A side door to your mind
Here’s how Abigail Thomas thinks about writing prompts: “[O]nce in a while, if we’re lucky, an assignment helps you find the side door into a story you’ve been staring too directly in the eye.”
For the past four weeks, I’ve been teaching a writing workshop at the Community Center in my neighborhood, and as part of encouraging everyone to write every day, I’ve been emailing prompts to the class every morning.
The recipients of my prompts have told me when they liked them, and told me when they haven’t so much. We’ve read some of their prompt-based writing in class, discovering the vastly different pieces that can come from the same kernel of an idea.
When I’ve been at a loss for a prompt, I’ve taken prompts from the experts of the genre: Thomas, Natalie Goldberg, Pat Schneider. Increasingly, though, I’ve written my own.
For my own writing, the prompts have become a side door to the side door that Thomas describes. Writing them daily forces me to distill my thoughts, preoccupations, concerns, and whims into a few sentences with a writing goal as the endgame. The act of writing a prompt often leads me to somewhere I need to go in the process of memoir revision that I’m in right now.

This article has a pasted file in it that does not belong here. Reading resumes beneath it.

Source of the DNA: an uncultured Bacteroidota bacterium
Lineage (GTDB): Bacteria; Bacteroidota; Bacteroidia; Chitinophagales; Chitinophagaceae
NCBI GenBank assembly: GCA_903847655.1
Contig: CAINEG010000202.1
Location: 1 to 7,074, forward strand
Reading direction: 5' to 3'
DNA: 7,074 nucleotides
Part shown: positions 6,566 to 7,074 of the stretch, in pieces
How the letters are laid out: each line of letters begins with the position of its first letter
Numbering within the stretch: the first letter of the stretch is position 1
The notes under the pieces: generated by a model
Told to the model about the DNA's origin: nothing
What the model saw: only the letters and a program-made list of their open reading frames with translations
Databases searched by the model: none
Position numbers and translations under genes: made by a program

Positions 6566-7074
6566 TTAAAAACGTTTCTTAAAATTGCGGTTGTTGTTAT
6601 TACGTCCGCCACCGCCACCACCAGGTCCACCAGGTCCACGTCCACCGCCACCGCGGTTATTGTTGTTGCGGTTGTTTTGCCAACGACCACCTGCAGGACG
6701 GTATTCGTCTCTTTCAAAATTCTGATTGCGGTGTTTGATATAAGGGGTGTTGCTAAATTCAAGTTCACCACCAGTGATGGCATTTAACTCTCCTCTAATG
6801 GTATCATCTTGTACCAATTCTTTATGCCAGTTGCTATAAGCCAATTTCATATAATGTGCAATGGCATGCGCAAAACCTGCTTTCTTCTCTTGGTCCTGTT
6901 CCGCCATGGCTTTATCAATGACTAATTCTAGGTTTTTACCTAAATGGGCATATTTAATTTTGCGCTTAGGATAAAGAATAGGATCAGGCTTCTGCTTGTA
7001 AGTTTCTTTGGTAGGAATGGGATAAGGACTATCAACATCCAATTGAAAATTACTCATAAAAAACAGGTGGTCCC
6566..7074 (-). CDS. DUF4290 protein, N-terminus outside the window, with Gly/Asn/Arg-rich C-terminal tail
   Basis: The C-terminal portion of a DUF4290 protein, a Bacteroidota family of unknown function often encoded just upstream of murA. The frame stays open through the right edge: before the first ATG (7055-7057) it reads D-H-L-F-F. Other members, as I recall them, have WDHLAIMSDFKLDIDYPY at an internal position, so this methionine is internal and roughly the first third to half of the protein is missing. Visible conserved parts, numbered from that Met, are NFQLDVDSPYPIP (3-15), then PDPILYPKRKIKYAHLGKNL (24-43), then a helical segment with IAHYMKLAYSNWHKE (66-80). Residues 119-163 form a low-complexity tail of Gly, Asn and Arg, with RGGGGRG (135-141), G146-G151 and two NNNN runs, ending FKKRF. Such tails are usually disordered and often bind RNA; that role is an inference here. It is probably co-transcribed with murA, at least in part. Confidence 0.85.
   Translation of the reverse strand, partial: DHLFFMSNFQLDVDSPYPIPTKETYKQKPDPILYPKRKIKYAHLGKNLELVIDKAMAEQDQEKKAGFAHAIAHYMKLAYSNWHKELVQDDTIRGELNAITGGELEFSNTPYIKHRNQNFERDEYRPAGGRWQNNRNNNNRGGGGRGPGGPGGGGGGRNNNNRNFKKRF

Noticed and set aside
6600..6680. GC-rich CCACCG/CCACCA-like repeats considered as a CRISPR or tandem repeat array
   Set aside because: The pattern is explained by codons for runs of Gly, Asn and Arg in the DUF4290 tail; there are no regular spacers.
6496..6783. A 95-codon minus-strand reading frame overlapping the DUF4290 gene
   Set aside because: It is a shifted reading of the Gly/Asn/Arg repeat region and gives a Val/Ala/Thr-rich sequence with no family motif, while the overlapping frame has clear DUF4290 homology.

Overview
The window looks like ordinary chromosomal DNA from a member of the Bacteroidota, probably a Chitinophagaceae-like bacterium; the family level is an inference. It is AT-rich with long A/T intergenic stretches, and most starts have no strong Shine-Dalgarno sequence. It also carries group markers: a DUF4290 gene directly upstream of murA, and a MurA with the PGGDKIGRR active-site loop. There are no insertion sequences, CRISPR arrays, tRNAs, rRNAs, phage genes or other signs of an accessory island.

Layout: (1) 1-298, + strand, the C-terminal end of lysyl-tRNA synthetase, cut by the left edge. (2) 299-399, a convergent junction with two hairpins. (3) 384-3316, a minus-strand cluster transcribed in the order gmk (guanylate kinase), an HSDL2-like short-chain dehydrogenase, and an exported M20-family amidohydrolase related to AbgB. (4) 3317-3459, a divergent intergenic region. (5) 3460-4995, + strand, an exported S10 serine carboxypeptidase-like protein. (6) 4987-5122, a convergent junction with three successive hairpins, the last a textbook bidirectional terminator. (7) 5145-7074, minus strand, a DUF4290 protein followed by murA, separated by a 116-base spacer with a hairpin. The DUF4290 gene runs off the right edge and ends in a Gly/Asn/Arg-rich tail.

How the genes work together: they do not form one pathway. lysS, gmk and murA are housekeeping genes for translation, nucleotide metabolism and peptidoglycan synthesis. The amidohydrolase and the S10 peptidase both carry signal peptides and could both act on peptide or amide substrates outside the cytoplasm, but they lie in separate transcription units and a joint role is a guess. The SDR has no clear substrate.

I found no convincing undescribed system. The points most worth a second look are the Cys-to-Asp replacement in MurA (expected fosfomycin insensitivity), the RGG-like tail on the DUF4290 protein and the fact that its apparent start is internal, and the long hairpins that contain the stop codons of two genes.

Tonight will be the last meeting of this five-week session. We’ll take next Wednesday off, and then start again on March 2. But I’m not going to stop the prompts–I like writing them too much.
I’ll be posting them here every morning. If you like them, if you find them a side door that gives you access to rooms you want to enter, please consider subscribing via RSS or a reader or email (click on the Subscribe tab in the right hand corner of this page).
Here’s the prompt for today:
Think of a word that you would never use in conversation, polite or otherwise, one that makes you cringe when you hear or read it, one that has a strong negative charge.
Then write for two pages, and even if part of the writing concerns why you have such an aversion to the word, push yourself to use it, to explore its nuances, to see what power it might hold for those who use it or avoid it. Create a character for whom “the word” is a part of normal speech. Or maybe let the word speak for itself.